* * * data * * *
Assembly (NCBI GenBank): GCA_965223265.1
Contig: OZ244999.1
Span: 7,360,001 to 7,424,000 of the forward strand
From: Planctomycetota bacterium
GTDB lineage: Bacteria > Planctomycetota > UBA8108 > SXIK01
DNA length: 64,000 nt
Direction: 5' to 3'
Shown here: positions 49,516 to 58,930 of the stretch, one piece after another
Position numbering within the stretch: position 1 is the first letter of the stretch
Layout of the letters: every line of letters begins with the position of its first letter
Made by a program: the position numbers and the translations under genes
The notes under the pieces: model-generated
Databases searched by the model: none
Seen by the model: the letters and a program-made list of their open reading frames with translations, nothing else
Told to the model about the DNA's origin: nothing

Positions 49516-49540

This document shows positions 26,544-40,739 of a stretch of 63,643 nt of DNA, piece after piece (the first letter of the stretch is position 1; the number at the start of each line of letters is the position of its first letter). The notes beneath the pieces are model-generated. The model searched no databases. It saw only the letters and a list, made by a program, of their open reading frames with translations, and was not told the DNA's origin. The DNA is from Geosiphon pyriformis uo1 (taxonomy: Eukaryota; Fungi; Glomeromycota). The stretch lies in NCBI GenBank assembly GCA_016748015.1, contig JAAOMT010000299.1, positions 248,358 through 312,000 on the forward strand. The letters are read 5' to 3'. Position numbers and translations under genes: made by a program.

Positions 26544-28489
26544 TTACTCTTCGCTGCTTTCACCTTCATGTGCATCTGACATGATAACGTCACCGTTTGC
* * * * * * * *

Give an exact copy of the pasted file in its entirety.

Assembly (NCBI GenBank): GCA_965223265.1
Contig: OZ244999.1
Span: 7,360,001 to 7,424,000 of the forward strand
From: Planctomycetota bacterium
GTDB lineage: Bacteria > Planctomycetota > UBA8108 > SXIK01
DNA length: 64,000 nt
Direction: 5' to 3'
Shown here: positions 49,516 to 58,930 of the stretch, one piece after another
Position numbering within the stretch: position 1 is the first letter of the stretch
Layout of the letters: every line of letters begins with the position of its first letter
Made by a program: the position numbers and the translations under genes
The notes under the pieces: model-generated
Databases searched by the model: none
Seen by the model: the letters and a program-made list of their open reading frames with translations, nothing else
Told to the model about the DNA's origin: nothing

Positions 49516-49540

This document shows positions 26,544-40,739 of a stretch of 63,643 nt of DNA, piece after piece (the first letter of the stretch is position 1; the number at the start of each line of letters is the position of its first letter). The notes beneath the pieces are model-generated. The model searched no databases. It saw only the letters and a list, made by a program, of their open reading frames with translations, and was not told the DNA's origin. The DNA is from Geosiphon pyriformis uo1 (taxonomy: Eukaryota; Fungi; Glomeromycota). The stretch lies in NCBI GenBank assembly GCA_016748015.1, contig JAAOMT010000299.1, positions 248,358 through 312,000 on the forward strand. The letters are read 5' to 3'. Position numbers and translations under genes: made by a program.

Positions 26544-28489
26544 TTACTCTTCGCTGCTTTCACCTTCATGTGCATCTGACATGATAACGTCACCGTTTGC